The point of neorealism is to showcase the average person and the challenges of his/her life. It strays away from the extraordinary circumstances and unique characterizations of Hollywood films of the era.
In Bicycle Thieves, a poor man simply wants a job so that he can support his wife and children, just like every other poor man around him. Unlike Hollywood cinema, the film draws out scenes that could be summarized quickly through dialogue or editing. This method highlights the inescapable suffering experienced by the lower class. Many men and women fight for jobs or water. Much of the screen time is taken up by Antonio looking for his stolen bike with his friends and son or by Antonio and Bruno running after the thief of their bicycle. These scenes prolong the agony felt by Antonio and Bruno because they lack resolution to their problem. In this time of misfortune, family and friends work together even though it is to no avail. The neorealistic style is evident in Bicycle Thieves as the story of Antonio Ricci is not one of the underdog who succeeds, instead it is a few days in the life of a poor family man in post-world war II Italy.
Similarly, Killer of Sheep is the story of a family man in a different setting. Stan is a working class black man trying to support his family in a typical neighborhood. The flow of scenes seems pretty disjointed throughout the film, with no real plot development occurring. The actions of Stan, his wife, and children don’t combine to produce a complex story line. The focus of the film is on the characters themselves. They are portrayed mainly through important moments of dialogue between seemingly pointless visuals. A scene of children playing outside transitions to Stan working at the slaughterhouse and then images of sheep. This is abruptly followed by a scene in which Stan’s wife yells at two friends for wanting to hurt people in order to get money. Another important piece of dialogue involves Stan talking about his experience with depression. However, nothing is done to address this problem because that is the way of their community. Stan struggles against the monotony and difficulties of his life and trying to take care of his family, but can find no peace of mind. Stan could be replace by almost any man in his position and the film would be the same. Killer of Sheep shows the realities of the working class life without resolution because, in actuality, resolution cannot be accomplished in as little as two hours.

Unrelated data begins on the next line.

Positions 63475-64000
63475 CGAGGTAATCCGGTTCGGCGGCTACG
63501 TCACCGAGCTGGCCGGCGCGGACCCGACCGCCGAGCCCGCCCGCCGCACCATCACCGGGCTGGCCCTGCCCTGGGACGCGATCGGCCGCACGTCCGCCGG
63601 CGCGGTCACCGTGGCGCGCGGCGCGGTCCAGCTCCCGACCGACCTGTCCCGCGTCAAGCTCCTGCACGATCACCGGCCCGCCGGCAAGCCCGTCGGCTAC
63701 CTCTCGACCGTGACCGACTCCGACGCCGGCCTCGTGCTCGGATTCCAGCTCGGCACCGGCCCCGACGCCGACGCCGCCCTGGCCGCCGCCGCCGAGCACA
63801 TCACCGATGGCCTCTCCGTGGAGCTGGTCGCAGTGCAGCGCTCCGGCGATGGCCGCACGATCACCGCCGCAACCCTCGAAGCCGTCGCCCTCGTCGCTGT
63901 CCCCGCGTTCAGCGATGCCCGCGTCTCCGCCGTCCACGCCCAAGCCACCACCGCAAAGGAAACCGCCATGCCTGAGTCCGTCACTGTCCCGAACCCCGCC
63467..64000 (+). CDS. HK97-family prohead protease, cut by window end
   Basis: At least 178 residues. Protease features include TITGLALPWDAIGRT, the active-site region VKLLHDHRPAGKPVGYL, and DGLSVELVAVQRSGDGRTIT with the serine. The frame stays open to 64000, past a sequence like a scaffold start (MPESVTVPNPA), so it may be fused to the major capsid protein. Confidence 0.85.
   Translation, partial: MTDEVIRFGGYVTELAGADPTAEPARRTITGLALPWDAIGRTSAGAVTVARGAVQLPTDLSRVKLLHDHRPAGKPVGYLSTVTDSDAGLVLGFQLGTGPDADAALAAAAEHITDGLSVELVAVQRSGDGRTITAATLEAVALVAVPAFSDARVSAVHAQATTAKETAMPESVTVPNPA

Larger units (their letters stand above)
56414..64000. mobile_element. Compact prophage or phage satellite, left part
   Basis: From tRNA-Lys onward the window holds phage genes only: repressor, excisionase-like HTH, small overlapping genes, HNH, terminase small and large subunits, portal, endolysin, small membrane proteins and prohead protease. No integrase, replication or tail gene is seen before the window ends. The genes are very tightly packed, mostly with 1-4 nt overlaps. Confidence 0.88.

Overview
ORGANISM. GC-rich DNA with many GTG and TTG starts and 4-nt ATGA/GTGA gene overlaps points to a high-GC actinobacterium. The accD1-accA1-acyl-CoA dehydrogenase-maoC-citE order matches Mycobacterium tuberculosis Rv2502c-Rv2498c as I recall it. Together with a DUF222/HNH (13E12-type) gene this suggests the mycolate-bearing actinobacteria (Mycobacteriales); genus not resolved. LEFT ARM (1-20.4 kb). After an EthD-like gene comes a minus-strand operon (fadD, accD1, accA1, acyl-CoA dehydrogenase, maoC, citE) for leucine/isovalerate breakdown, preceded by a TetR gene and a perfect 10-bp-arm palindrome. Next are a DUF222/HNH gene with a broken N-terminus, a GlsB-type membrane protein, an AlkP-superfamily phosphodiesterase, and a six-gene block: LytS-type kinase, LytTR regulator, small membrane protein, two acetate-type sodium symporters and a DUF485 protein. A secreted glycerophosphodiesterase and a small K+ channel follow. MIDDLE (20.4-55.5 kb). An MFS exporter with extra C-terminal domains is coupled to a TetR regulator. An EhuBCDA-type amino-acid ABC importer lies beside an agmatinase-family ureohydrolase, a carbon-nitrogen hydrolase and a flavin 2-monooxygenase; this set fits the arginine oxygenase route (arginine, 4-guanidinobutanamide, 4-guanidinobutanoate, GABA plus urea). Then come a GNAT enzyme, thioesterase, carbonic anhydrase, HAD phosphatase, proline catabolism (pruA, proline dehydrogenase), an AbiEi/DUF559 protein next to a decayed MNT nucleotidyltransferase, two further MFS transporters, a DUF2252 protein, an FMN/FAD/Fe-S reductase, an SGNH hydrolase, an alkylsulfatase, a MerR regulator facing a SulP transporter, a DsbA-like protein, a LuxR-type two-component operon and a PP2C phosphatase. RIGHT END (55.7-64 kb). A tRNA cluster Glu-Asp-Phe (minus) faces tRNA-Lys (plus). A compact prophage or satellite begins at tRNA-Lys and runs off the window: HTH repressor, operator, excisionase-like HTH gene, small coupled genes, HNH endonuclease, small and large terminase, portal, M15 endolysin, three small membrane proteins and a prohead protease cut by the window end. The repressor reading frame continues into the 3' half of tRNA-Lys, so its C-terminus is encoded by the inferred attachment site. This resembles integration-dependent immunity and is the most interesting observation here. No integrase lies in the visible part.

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BadAzz MoFo celebrates Black History Month 2012 by focusing on Black Cinema—a look at the films, filmmakers, and actors that have contributed to the black diaspora in film.
Set in the Watts, director Charles Burnett’s Killer of Sheepis a brilliant examination of the poor, African-American experience in the inner city. Henry Gayle Sanders gives a rich, textured performance as Stan, a working class father and husband who struggles to make ends meet by slaving away at a Los Angeles slaughter house, where he systematically kills sheep. “I’m working myself into my own hell,” he says to a friend. Stan’s hell involves more than the day-to-day grind of providing for his family, or giving in to the quick fix of turning to crime for cash. His nights are an unending struggle with insomnia, and he is unable to find the passion he needs to keep his wife (Kaycee Moore) feeling needed and desired. Everywhere he turns are the reminders that the creeping disease of poverty has afflicted both him and his family. But he refuses to accept his plight. “Man, I ain’t poor,” he says at one point, trying to convince his friend as much as himself. “I give away things to the Salvation Army. You can’t give nothin’ to the Salvation Army if you’re poor.”